Project Wild Thing, by David Bond, is a really interesting little film. Released back in 2013, this one has slipped under my radar until now and I’m not entirely sure why… It appeared on my Twitter feed as something free to watch during lockdown and so, excited to see something new, I thought I would give it a go.
I spoke before about how, in order to get children to care about the natural world, we needed to get them out in it, and invested in what was happening there. This film is about doing exactly that.
In the beginning, David appoints himself ‘marketing director for nature’ and from that point on, the narrative just sort of writes itself. He looks at the amount of time his own children spend outside and comes up with a pretty sad pie chart – only 4% of his daughter’s time is spent outside. This is the same proportion of time that she spends in the bathroom.
Speaking to marketing advisors and various creative people, David discovers that whilst parents want their children to go outside and enjoy the natural world, many are too conscious of risk. He touches on our societal fears of abduction and injury and I feel like these points are really important to acknowledge.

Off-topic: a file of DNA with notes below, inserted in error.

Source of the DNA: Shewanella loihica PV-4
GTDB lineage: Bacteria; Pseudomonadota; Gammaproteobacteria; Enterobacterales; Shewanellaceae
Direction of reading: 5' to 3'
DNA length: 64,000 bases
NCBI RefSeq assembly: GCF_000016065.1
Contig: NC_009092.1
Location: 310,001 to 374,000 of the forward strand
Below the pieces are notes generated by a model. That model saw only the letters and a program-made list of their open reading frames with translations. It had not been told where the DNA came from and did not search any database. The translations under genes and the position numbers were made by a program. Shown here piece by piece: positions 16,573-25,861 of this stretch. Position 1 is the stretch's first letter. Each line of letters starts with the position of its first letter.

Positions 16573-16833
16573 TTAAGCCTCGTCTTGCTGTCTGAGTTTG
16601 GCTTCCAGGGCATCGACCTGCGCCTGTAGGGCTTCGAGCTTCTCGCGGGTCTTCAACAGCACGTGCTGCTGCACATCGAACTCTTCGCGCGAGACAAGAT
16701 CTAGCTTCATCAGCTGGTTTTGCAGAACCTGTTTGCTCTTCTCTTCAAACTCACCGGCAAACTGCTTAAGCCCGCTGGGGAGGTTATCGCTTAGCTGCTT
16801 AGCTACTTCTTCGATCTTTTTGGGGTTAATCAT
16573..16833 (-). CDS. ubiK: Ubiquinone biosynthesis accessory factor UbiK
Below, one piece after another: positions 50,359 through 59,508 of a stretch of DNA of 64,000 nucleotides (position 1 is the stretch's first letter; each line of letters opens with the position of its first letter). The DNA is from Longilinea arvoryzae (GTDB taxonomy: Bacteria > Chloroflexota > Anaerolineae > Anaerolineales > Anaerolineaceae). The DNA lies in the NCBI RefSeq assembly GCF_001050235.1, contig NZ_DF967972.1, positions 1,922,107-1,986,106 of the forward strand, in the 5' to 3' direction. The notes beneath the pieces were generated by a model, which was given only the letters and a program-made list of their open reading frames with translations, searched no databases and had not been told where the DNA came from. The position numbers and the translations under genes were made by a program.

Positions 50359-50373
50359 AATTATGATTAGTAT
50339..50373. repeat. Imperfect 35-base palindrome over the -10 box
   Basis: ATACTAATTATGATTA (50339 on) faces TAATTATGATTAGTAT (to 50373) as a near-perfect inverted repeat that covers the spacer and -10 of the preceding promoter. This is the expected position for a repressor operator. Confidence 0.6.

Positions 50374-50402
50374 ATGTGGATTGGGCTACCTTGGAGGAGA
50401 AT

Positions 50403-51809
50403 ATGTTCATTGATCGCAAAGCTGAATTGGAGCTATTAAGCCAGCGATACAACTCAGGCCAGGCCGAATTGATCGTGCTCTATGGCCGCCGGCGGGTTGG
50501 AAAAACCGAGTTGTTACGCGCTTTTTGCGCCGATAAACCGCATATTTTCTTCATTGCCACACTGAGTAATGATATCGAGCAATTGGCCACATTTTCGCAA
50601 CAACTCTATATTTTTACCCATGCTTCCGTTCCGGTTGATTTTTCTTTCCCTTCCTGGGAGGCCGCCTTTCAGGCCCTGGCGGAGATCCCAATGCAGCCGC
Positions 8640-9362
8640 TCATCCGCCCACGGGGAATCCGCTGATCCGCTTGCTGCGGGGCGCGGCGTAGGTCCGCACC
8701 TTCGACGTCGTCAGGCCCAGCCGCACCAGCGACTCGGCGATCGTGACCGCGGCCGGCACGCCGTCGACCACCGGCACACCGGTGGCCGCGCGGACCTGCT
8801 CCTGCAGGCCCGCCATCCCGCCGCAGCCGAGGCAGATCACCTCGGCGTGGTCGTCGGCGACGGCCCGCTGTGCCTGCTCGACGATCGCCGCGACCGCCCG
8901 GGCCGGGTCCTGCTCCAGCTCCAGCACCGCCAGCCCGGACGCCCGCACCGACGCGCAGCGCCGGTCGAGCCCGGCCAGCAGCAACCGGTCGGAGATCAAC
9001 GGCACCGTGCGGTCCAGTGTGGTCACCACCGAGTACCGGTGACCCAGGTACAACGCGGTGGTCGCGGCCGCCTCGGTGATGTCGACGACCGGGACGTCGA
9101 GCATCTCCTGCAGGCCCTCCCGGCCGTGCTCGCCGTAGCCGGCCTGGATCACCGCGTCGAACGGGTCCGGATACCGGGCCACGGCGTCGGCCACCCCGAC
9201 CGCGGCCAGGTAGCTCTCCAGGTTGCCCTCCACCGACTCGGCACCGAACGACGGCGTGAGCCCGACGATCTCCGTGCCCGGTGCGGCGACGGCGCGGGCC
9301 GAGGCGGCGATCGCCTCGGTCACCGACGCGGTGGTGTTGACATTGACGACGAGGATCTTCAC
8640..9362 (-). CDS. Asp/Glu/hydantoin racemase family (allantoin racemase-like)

The scene in which David interviews a classroom of teenage girls really resonated with my own secondary school experience. In short, the pressure to look a certain way dictated their actions – in this case, they avoided the natural world. They didn’t want to go outside in bad weather because of the clothes they’d be made to wear by parents. It was a stark reminder of the culture amongst secondary children – peer approval really is everything, and unless we normalise the use of appropriate clothing amongst older children/young adults, this isn’t a problem that’s going to go away.
After watching the film, I had a better look at the website for The Wild Network. There are all sorts of things on there which I want to explore more of – specifically the various activity ideas.
At the time of writing, the film was available to watch for free, but even if that’s no longer the case, I would still recommend seeking it out. It’s a properly interesting little documentary.
Have you watched Project Wild Thing? What did you think? Do you have any ideas for other films I should see? As ever, contact me here or on Twitter to let me know.